In short, the whole ad is a wonderful call to the senses and to the spirit, demonstrating extraordinary creativity on the part of the creators. We therefore have a cocktail of sociocultural trends and motivations that precisely reflects the lifestyles and desires of people who are, in one way or another, strong on the Deceleration trend. It expresses “stimulating idleness″ and invokes the desire to have an experience that is both sensual and cerebral. This ad wonderfully positions the brand in relation to calming experiences and polysensorial deceleration. We consider it an excellent example of expressing a brand promise that responds to the need that many of us feel to slow down the pace of our lives.

Once again, let us mention that a significant portion of the population is centered on deceleration and our statistics indicate that the need to relax causes them, for example, to regularly drink premium alcoholic beverages. Their desire to have stimulating sensual experiences inspires them to choose products that express refinement. In light of this, we can see that this beer is positioned in a niche of sophistication and sensuality that perfectly corresponds to the desires of this type of consumer.

And on top of all this, the music is fantastic!

We thought that you might find this ad interesting: it might inspire you if you have brands or products or services that provide moments of deceleration.

Watch this wonderful ad – we hope you will enjoy it as much as we do!



A Christmas JAM

Categories: Food for thought

Posted on 12-21-10 at 9:24 a.m.

Image for A Christmas JAM

The holiday season is, for brands, products and services, a time of year centered on sales, numbers that we examine under a magnifying glass with charts, comparatives and projections, but what does this festive season mean to consumers?

To answer this question, CROP turned to its new product, ″Jam″, the qual/quant iDeation protocol to survey people’s perceptions with a special ″Christmas Jam″ and the results we obtained thanks to this powerful tool are absolutely fascinating!

We asked Quebecers to talk about holiday shopping.

They simply didn’t want to!

Instead, they talked about the spirit of sharing at Christmastime by denouncing the fact that holiday shopping has become overly commercialized. This has implications for marketing and branding. What this tells us is that during the holiday season, we must put the emphasis in our positioning on generosity and the contribution of brands toward conviviality among people!

What a blast!!!

We are sharing extracts of a conference given by Alain Giguère on this subject. Simply click on the following link to view the document.

Happy Holidays!

Click here to read the complete study


How many axes in your factor analysis? The little unknown history.

Categories: Food for thought

Posted on 12-13-10 at 11:47 a.m.

Image for How many axes in your factor analysis? The little unknown history.

Thoughts on the number of axes to be kept in a factor analysis, or how obsolete economic constraints still affect factor analysis.


Market research  frequently uses factor analysis, especially in order to reduce the number of dimensions of the analysis space, get rid of residual noise, and set up the table for clustering or regression. A commonly used criterion to determine the number of axes to be kept is a minimum threshold (usually 1 or slightly above 1) to be applied to the associated eigenvalues – Kaiser Guttman rule (KG). This seems reasonable since a retained axis should carry at least as much information as every single variable on which the analysis space is built. What has always looked awkward to us, however, is that this criterion is applied before the axes rotation while the whole remaining analysis is performed after rotation. We will demonstrate through a few examples why it seems more logical to apply the criterion after rotation (in which case one does not talk about eigenvalues, but their equivalent: sum of squared loadings) and will tentatively suggest explanations of the current practice, one of which is rather unexpected. Finally, we shall shortly explain our own practice.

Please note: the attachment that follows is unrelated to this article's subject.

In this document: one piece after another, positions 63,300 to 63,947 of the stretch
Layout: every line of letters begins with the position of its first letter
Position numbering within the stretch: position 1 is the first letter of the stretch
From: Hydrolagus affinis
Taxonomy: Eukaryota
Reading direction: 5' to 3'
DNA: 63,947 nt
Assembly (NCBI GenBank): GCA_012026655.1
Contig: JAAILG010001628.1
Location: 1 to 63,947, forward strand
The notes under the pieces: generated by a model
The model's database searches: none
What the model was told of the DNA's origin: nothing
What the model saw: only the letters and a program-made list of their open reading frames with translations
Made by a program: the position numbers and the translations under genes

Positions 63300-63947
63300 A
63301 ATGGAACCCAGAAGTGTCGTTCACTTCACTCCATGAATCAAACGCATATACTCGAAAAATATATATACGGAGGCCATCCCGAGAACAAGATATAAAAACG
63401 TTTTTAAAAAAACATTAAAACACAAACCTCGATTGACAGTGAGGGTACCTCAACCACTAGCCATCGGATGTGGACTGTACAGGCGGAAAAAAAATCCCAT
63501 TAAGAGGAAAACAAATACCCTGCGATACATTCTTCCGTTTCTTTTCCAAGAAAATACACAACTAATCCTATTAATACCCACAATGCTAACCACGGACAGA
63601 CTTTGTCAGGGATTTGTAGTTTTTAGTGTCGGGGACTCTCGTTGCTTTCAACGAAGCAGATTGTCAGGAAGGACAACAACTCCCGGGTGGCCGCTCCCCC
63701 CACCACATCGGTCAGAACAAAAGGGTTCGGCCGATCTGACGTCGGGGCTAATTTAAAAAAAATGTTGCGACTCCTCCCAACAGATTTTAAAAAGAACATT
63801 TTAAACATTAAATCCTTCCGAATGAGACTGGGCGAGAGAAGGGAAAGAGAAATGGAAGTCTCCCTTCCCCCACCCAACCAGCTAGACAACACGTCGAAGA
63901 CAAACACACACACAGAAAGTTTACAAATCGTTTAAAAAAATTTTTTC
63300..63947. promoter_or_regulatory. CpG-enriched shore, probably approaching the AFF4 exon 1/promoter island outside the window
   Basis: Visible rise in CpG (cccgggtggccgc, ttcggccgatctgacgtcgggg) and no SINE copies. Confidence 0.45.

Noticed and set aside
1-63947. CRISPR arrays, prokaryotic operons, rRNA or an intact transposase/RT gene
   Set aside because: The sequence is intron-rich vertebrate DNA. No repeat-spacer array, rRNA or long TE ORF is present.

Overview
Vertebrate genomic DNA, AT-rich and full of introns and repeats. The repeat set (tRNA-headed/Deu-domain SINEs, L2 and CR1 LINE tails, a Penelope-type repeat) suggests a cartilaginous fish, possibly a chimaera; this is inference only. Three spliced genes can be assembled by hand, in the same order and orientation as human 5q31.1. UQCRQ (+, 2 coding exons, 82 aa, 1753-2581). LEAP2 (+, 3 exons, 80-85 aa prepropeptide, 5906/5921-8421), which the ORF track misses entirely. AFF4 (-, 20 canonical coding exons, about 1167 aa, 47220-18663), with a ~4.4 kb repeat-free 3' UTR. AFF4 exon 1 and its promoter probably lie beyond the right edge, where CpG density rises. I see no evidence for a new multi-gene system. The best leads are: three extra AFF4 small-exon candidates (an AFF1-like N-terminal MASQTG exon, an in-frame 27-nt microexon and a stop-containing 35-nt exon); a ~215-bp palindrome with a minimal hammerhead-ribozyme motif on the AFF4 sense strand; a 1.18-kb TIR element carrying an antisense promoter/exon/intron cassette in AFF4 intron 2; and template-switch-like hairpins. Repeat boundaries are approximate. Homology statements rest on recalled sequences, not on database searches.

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The CROP protocol for calibrating online panel surveys


Posted on 11-23-10 at 4:34 p.m.

This paper presents our solution for calibrating web panels. We use this method for our syndicated study (FOTO) as well as any web survey that studies a population for which we can obtain comparable data. Whenever possible, every study based on web panels is verified, weighted and calibrated using our unique method.

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ETHOS - Is your organization perceived to be socially responsible?

Categories: Food for thought

Posted on 11-23-10 at 2:45 p.m.

Results from the CROP Ethos program on Canadians’ expectations regarding corporate social responsibility

Our research and experience have profoundly convinced us that being seen as proactive in matters of social and environmental/ecological responsibility has become an extremely important asset for brands and businesses in this country. In contrast, the perceived greater-or-lesser degree of that good corporate citizenship can become a major liability on the market and in public opinion.

Social responsibility is increasingly integrated into the buying criteria of Canadian consumers. Presented with two offers that are technically equivalent in the needs they target, a growing number of Canadians in the marketplace choose the socially responsible brand and avoid the less socially responsible one if possible.

In fact, since 2005, we’ve witnessed a major increase in the number of Canadian consumers who tell us that they make efforts to reward the brands they consider socially responsible and punish the ones they consider to be otherwise. More than half of Canadians now say they “reward” (52%) or “punish” (57%) brands according to their social responsibility, percentages that ranked around 40% in 2005.